Keshari Thakali, Ph.D.
Department of Pediatrics
Section of Developmental Nutrition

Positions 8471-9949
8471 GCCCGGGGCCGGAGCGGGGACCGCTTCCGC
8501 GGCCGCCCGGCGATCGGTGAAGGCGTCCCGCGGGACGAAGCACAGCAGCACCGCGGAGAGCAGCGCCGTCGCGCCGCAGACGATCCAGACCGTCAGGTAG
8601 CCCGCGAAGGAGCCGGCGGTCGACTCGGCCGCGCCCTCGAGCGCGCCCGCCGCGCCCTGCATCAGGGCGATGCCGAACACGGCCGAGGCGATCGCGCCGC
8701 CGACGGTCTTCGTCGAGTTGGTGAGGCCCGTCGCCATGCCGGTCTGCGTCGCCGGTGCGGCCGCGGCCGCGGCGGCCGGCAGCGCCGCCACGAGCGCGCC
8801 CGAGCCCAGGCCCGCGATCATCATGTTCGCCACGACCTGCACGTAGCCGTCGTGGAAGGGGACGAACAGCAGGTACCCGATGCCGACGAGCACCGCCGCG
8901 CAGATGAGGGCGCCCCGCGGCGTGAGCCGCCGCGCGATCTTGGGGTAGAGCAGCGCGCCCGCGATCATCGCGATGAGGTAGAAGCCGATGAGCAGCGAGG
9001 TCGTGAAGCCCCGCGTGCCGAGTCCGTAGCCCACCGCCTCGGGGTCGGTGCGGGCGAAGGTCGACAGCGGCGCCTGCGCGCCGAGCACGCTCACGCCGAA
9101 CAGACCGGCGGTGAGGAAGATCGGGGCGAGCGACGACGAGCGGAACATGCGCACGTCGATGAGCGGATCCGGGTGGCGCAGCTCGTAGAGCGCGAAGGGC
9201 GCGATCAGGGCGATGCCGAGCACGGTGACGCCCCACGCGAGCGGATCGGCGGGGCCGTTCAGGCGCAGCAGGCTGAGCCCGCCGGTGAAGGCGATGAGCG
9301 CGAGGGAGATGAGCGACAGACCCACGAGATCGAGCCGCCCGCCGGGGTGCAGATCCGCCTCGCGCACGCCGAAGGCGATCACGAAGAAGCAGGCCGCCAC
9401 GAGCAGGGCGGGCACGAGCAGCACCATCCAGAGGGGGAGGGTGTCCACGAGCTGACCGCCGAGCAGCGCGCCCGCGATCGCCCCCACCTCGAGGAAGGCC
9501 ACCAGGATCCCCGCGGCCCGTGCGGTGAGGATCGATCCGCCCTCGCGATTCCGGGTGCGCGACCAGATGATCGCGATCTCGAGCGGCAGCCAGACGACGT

Currently, many women entering pregnancy are either overweight or obese and it is well-established that exposure to maternal obesity during gestation is associated with increased risk of offspring obesity. In addition, in both humans and animal models, in utero exposure to maternal obesity is associated with increased offspring risk of developing cardiovascular disease. It is important to determine the specific mechanisms that drive this increased risk, and to understand how nutrition and exercise impact the associations. Our laboratory studies perivascular adipose tissue (PVAT), an adipose depot surrounding blood vessels and an important paracrine regulator of underlying smooth muscle and endothelial cell function. Obesity is associated with the loss of PVAT-mediated anti-contractile properties, thus contributing to obesity-associated vascular dysfunction and hypertension. While studies suggest that PVAT is a key link between obesity and cardiovascular disease, there is a lack of information regarding how maternal nutritional status, developmental cues, dietary factors, and physical activity affect offspring PVAT function and overall vascular reactivity. Our studies examine how maternal nutrition and physical activity during pregnancy program offspring vascular function and are part of an ACNC systems-based approach to carefully characterize how maternal nutrition and physical activity impact offspring health and well-being.